For Inflatable Rear Belts, Fiesta Small Car
Ford honored for inflatable rear seat belts and its 2011 Fiesta in latest edition of Popular Science “Best of What’s New” awards
Inflatable belts combine safety features of seat belts and airbags to help protect vulnerable rear seat passengers from head, neck and chest injuries in an accident
Ford Fiesta delivers best-in-class connectivity with its segment-exclusive SYNC® voice-activated communications system and available AppLink smartphone control software
DEARBORN, Mich., Nov. 17, 2010 – Ford Motor Company won two 2010 “Best of What’s New” awards today from Popular Science, marking the fourth straight year Ford has been honored by the world’s top science and technology magazine. The company’s inflatable rear seat belts and 2011 Fiesta won in the automotive category and will be featured in the publication’s December issue.
“Appearing for a fourth year in the Popular Science Best of What’s New awards is an important accomplishment for Ford, proving that we’re delivering innovative technology consumers really want and can use,” said Derrick Kuzak, Ford group vice president of Global Product Development. “Inflatable belts show how technology can benefit safety, while Fiesta proves that customers don’t have to sacrifice high-tech features when they choose to drive a small car.”
Inflatable rear seat beltsFord recently introduced the world’s first production automotive inflatable seat belts, combining attributes of traditional seat belts and airbags to provide added crash safety protection for rear seat occupants. The advanced restraint system is designed to help reduce head, neck and chest injuries for rear seat passengers – often children and older adults who can be more vulnerable to such injuries.
The new belts will launch on the all-new Ford Explorer, which goes into production next year for the North American market. Over time, Ford plans to offer the technology in vehicles around the world.
2011 Ford FiestaThe new 2010 Ford Fiesta is proving that cutting-edge technologies and connectivity can help redefine consumers’ small car experiences.
Fiesta features – including Push Button Start, a PowerShift transmission and Ford SYNC® hands-free communications and entertainment system – are not found on competitive products such as Honda Fit, Toyota Yaris or Nissan Versa.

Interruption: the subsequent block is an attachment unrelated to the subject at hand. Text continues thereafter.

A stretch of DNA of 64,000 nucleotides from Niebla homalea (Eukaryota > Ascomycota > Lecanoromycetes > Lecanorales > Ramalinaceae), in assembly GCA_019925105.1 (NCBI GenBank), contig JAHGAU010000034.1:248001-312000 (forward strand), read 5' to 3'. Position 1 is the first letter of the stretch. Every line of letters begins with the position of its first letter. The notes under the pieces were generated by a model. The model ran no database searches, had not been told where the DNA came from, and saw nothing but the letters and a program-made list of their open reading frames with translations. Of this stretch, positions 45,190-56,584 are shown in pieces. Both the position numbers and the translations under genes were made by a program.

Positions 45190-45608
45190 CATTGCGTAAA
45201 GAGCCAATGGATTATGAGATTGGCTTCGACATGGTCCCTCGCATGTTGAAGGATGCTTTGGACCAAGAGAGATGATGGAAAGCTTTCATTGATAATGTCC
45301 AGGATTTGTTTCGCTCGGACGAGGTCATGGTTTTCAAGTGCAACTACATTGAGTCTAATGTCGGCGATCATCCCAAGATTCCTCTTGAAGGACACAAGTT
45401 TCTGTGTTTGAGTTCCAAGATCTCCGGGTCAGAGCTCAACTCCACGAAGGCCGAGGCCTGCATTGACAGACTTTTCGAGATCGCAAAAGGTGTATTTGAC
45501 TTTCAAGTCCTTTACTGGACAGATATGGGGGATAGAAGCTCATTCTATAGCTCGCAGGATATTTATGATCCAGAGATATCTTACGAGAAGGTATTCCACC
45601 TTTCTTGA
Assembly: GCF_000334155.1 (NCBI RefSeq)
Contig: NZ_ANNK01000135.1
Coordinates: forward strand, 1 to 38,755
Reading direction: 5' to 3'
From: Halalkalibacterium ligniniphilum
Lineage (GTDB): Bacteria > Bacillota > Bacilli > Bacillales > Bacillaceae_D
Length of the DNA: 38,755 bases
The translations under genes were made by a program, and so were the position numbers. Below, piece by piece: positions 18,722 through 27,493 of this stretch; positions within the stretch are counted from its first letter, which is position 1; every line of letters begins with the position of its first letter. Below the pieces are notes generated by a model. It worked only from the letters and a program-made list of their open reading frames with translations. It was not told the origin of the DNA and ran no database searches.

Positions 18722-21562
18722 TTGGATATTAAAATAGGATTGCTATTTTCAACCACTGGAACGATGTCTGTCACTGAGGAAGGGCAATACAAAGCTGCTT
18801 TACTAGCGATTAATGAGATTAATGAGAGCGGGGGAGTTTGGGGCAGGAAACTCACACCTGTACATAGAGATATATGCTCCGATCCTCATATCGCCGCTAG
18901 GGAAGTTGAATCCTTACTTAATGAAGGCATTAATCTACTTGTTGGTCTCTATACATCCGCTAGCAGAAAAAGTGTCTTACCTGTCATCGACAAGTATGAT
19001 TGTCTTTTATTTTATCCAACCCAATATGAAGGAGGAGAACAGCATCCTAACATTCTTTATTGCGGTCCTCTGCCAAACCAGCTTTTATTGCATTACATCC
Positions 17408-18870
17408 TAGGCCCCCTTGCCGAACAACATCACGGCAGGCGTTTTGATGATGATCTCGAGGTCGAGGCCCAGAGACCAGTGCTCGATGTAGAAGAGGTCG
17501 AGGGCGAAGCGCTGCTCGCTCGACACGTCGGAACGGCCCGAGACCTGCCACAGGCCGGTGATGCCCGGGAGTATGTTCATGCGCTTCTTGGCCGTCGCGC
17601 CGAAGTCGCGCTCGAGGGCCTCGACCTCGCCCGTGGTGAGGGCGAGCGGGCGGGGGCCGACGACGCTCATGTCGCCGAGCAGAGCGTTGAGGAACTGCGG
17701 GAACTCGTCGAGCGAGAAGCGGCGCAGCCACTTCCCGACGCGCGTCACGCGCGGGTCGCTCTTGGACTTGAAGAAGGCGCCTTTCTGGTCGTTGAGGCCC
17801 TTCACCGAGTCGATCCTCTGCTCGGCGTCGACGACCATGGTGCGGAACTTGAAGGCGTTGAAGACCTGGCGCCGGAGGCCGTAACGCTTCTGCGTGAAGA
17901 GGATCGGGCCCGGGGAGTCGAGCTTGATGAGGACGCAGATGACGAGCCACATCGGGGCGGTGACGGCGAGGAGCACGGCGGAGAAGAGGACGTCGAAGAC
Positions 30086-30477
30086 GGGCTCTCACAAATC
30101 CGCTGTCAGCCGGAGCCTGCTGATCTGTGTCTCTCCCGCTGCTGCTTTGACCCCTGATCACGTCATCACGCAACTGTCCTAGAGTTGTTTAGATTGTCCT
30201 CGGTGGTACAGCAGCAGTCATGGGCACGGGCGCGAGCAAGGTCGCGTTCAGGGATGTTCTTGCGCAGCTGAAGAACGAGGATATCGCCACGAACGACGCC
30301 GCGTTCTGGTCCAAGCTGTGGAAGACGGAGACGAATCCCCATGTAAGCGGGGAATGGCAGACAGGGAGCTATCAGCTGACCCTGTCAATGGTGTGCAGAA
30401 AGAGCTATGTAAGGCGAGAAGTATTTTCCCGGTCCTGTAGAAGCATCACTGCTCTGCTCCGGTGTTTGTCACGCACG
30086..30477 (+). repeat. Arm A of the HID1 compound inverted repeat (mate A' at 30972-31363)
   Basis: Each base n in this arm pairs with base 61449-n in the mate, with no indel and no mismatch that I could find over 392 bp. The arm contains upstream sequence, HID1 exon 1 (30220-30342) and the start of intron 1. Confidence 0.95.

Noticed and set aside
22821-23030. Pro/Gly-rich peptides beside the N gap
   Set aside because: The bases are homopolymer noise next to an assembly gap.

Fiesta is also the first vehicle to allow hands-free control of popular smartphone apps. Using the downloadable SYNC AppLink software upgrade, 2011 Ford Fiesta owners with SYNC can control apps on their Android or BlackBerry® smartphones with voice commands and vehicle controls without having to interact with the mobile device itself.
Seeing the future through the presentInflatable belts and the Ford Fiesta both use technologies grounded in the present but packaged in innovative ways, pointing toward key applications in the future. That quality was crucial to winning the Popular Science award.
“For 23 years, Popular Science has honored the innovations that surprise and amaze us − those that make a positive impact on our world today and challenge our views of what’s possible in the future,” said Mark Jannot, editor-in-chief of Popular Science. “The Best of What’s New award is the magazine’s top honor, and the 100 winners − chosen from among thousands of entrants − represent the highest level of achievement in their fields.”
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About Ford Motor CompanyFord Motor Company, a global automotive industry leader based in Dearborn, Mich., manufactures or distributes automobiles across six continents. With about 163,000 employees and about 70 plants worldwide, the company’s automotive brands include Ford, Lincoln and Mercury, production of which has been announced by the company to be ending in the fourth quarter of 2010. The company provides financial services through Ford Motor Credit Company. For more information regarding Ford’s products, please visit http://www.ford.com/.